How These Retailers Dominate Their Niche Markets for Profitability

Investors often look at a company’s revenue and market capitalization as indicators of its size and profitability. This view is misguided, as it is a company’s relative market share in its target market that determines success.

Feb 5, 2014 at 3:25PM

Bigger is not necessarily better; the bankruptcy of giants like Lehman Brothers and General Motors should set warning bells ringing for empire-building CEOs. In contrast, companies like Hibbett Sports (NASDAQ:HIBB), Tractor Supply (NASDAQ:TSCO), Fairway Market (NASDAQ:FWM) have delivered financial performance superior to the giants of their industry by becoming strong market leaders in their respective market niches.

Market size
Growth is the enemy of competitive advantages, as it attracts new entrants and larger competitors. Hibbett, a sporting-goods retailer operating in the South, Southwest, Mid-Atlantic, and the Midwestern parts of the U.S., focuses on smaller niche markets ignored by its bigger peers; the population size of these markets is in the 25,000 to 75,000 range. In comparison, although its peer Dick's Sporting Goods also aims at smaller population centers with single-level stores, these stores are mostly located in regional shopping centers.

There are two key reasons why Hibbett's small market focus is a strong competitive advantage. Firstly, the small markets that Hibbett operates in are already well served, leaving little room for a second dominant player. Any new competitor has to bet the house on seizing market share from Hibbett instead of relying on organic market growth. Secondly, given the local nature of retail, Hibbett derives significant economies of scale in marketing, distribution, and rental expenses. This gives it a tremendous edge over new entrants, which have to start from ground zero in the new market at a significant cost disadvantage.

The results speak for themselves. For the past five years, Hibbett has seen its revenue grow by a compound annual growth rate of 9.5% and its operating margin expand from 8.5% in fiscal 2009 to 14.2% in fiscal 2013.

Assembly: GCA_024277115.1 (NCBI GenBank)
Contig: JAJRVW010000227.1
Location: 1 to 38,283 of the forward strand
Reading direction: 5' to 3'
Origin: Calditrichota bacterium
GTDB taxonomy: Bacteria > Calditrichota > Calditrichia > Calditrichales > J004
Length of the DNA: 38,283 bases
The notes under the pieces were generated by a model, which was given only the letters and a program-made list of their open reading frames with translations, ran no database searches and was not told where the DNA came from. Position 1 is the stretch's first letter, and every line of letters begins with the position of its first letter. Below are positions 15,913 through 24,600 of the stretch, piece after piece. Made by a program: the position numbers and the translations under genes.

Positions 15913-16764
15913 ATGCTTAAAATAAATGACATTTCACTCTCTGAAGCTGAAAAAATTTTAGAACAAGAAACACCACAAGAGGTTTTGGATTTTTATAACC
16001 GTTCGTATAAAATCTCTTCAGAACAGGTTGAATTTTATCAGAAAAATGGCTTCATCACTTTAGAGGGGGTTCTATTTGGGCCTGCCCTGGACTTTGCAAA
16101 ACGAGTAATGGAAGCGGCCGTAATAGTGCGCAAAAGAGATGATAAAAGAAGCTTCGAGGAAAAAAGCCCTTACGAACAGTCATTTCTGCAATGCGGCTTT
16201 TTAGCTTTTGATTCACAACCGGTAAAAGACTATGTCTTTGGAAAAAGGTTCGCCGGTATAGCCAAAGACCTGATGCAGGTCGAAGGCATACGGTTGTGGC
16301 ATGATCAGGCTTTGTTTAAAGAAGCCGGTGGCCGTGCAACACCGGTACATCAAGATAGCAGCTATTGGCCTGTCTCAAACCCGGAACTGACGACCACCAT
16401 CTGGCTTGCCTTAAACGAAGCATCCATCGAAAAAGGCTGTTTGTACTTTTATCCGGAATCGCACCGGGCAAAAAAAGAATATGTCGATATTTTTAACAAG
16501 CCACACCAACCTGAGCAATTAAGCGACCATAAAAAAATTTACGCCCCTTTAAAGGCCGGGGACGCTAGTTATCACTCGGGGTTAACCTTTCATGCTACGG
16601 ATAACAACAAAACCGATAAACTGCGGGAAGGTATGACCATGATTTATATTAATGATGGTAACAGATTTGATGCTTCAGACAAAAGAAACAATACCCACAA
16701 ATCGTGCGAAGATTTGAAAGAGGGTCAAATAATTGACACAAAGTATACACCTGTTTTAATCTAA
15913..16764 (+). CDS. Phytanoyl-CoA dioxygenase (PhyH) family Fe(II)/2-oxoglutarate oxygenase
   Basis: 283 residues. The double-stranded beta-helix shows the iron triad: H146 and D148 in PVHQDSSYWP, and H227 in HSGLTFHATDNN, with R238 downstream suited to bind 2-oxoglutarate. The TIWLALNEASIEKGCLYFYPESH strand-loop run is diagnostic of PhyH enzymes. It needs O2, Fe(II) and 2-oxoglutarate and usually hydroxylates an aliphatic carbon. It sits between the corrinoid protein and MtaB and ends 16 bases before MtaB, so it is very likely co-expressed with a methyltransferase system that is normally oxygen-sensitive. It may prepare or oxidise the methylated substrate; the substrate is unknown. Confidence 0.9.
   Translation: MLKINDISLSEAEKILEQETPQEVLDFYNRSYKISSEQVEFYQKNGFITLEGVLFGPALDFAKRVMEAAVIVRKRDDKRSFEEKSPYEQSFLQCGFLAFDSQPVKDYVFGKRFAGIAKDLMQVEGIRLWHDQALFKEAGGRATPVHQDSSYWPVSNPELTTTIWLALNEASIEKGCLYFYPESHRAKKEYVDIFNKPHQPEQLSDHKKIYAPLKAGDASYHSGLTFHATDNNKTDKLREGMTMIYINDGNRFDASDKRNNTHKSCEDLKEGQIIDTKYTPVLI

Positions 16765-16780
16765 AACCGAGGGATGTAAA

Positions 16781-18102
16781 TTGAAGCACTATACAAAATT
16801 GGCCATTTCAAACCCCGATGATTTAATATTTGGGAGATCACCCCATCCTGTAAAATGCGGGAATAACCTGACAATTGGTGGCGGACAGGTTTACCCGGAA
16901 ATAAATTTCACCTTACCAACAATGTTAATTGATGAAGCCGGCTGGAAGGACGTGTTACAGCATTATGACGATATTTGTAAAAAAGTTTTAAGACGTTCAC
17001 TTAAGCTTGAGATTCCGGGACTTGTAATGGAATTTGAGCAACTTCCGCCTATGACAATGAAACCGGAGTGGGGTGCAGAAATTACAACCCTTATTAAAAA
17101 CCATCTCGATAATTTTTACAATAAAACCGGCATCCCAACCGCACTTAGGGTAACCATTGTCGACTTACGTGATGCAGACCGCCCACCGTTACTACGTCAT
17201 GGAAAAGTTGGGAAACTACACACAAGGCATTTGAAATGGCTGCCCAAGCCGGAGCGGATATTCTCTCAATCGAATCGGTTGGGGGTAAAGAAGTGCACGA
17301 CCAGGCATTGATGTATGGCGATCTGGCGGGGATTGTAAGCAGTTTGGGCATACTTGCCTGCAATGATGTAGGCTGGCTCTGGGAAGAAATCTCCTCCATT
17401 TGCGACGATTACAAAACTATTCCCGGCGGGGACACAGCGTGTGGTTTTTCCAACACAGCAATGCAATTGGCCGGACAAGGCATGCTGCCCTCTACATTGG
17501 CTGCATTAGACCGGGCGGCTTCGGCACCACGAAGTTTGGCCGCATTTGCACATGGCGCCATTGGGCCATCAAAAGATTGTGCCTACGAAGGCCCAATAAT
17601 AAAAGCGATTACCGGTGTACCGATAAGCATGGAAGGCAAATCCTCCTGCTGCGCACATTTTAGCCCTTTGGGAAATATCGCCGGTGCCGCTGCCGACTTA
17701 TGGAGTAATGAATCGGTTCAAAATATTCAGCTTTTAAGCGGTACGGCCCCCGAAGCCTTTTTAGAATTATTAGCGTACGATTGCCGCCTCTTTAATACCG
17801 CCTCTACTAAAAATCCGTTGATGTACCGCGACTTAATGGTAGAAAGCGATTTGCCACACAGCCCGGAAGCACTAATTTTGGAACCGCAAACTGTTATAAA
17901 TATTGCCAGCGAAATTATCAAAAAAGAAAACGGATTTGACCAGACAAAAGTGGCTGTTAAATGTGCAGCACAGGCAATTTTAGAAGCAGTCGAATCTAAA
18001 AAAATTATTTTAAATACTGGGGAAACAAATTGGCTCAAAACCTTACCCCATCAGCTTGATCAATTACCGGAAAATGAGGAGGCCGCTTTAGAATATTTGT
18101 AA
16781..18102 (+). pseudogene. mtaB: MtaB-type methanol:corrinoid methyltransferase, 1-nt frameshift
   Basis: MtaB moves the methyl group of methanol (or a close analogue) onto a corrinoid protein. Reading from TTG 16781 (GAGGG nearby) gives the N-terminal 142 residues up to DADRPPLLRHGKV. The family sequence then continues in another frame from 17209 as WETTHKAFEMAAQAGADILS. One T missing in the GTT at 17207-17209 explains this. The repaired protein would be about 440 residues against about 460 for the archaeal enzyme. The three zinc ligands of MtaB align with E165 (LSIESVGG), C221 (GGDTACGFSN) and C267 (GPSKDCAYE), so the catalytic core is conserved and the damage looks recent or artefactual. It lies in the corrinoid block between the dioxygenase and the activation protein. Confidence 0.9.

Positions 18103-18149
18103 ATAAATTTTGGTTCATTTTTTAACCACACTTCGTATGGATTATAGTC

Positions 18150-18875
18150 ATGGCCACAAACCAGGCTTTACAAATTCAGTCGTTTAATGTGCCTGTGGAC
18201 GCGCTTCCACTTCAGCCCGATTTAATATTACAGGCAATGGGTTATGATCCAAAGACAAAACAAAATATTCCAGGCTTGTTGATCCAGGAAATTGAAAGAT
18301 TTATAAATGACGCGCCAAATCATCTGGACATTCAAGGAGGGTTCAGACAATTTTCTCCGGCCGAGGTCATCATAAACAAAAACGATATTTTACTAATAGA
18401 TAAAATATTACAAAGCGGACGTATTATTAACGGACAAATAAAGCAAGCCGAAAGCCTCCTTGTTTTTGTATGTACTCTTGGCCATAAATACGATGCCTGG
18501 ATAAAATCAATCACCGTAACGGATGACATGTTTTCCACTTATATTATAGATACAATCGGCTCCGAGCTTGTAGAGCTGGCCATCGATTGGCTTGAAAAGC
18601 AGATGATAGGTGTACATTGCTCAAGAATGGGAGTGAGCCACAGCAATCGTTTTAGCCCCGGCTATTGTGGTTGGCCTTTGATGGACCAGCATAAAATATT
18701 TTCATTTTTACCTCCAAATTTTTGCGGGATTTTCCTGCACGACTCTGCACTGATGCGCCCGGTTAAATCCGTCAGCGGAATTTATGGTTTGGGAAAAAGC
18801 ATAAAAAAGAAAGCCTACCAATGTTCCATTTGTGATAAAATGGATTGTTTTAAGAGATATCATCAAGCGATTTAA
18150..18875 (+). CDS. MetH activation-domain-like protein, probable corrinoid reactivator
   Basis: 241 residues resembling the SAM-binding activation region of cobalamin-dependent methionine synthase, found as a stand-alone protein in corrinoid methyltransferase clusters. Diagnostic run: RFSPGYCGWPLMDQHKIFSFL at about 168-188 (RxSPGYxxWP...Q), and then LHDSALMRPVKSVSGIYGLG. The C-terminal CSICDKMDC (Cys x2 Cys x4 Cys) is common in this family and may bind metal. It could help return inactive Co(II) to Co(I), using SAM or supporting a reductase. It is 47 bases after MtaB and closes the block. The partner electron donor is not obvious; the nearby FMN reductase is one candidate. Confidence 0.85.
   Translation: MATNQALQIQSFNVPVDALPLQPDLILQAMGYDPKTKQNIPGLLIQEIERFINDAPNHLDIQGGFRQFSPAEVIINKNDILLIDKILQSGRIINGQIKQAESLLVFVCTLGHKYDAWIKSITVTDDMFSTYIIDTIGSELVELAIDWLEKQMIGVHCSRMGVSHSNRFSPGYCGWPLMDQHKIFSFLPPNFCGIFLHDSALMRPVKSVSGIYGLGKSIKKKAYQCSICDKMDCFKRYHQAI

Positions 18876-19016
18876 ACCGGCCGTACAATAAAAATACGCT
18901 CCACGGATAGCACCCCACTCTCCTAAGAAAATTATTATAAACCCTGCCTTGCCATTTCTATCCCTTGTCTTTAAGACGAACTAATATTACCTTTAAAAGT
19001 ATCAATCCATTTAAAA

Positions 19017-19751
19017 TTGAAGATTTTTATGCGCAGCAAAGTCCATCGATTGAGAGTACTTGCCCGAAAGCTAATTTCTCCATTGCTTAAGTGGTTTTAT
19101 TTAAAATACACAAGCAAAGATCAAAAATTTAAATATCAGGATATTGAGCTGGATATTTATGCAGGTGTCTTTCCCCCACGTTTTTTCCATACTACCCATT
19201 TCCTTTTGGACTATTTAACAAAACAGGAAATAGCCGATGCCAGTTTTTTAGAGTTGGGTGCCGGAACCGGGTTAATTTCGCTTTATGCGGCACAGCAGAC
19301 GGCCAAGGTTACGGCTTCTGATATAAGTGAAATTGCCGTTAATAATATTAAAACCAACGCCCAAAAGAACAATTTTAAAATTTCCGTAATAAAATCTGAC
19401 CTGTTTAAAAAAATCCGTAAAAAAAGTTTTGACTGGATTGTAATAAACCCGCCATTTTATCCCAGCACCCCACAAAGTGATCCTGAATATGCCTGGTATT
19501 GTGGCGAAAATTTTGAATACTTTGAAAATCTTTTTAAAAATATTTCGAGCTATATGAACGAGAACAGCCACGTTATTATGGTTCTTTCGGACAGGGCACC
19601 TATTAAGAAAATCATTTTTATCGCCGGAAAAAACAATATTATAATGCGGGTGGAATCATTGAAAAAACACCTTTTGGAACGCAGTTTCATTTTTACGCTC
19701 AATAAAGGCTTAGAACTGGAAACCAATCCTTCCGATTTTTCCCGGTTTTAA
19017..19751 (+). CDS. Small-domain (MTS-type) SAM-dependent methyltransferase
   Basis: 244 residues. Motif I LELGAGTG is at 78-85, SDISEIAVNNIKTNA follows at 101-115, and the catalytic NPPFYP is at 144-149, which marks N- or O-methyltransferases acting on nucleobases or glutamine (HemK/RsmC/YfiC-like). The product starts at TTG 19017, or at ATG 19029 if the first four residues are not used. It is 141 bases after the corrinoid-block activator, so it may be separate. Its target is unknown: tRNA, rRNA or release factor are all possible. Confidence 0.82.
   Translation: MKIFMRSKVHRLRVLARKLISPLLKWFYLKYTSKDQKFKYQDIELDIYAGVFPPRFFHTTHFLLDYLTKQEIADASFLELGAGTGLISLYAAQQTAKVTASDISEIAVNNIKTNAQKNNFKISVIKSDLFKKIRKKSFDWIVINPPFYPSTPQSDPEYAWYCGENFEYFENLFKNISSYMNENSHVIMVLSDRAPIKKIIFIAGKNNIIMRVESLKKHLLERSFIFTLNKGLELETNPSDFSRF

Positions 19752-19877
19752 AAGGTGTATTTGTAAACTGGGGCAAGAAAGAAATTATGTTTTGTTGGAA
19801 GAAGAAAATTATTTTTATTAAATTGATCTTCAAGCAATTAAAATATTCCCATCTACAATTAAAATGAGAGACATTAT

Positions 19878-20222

Product customization
Tractor Supply, the largest operator of farm and ranch stores in the U.S., serves a niche customer segment comprised of recreational farmers, ranchers, and tradesmen. Unlike general-merchandise retailers, Tractor Supply customizes its products to cater to the unique needs of its niche customer base.

More than 40% of its revenue is generated from the sale of products related to livestock and pets. This isn't hardly surprising, considering that most of its customers are pet and animal owners, and Tractor Supply has this in mind when it comes to its merchandising strategy. Another validation of Tractor Supply's success in product customization lies in the penetration rate of its private-label products. It increased its proportion of in-house brand sales from 21% in fiscal 2010 to 25% in fiscal 2012. Going forward, Tractor Supply also plans to expand its offerings of 4health, its pet food private label, and its C.E. Schmidt brand of work wear.

Similar to Hibbett, Tractor Supply has achieved strong top-line growth and margin expansion in recent years. For the past five years, its operating margin has more than doubled from 4.5% in 2008 to 9.4% in 2012. During the same period, its revenue grew by a CAGR of 11.5%.

Managerial attention
Niche markets needn't be confined to small rural communities; upscale New York is perfectly fine as well. Fairway is a leading food retailer with 14 stores in the greater New York metropolitan area. Despite its smaller store footprint, it boasts of the highest store productivity in the industry. Fairway makes an average of $1.2 million every week from a single store; in comparison, its peer Whole Foods Market generates about $700,000 in weekly sales per store.

The small number of stores and its narrow geographical focus are key factors for its industry-leading operating metrics. One of the reasons for the weakening of bigger companies is the dilution of managerial attention. As companies grow bigger, there are more layers of management hierarchy and less attention is paid to any individual store. Top executives have to fly to visit distant stores, and group- level managerial meetings are held infrequently for the same reason. In contrast, the clustering of stores in New York means that Fairway's top management spent more time in stores than travelling between them.

Furthermore, Fairway boasts of about 70,000 SKUs, or stock-keeping units, in its stores on average; this is significantly higher than its peers Whole Foods Market and The Fresh Market, which carry approximately 21,000 and 9,500 SKUs, respectively. Therefore, the greater level of management attention afforded by Fairway has enabled it to pick the right items favored by its customers and avoid SKU proliferation at the expense of profitability. 

Foolish final thoughts
Successful niche retailers can be significantly more profitable than their larger competitors, as they benefit from the lack of competition, a higher level of product customization, and greater managerial attention.

Mark Lin has no position in any stocks mentioned. The Motley Fool has no position in any of the stocks mentioned. Try any of our Foolish newsletter services free for 30 days. We Fools may not all hold the same opinions, but we all believe that considering a diverse range of insights makes us better investors. The Motley Fool has a disclosure policy.

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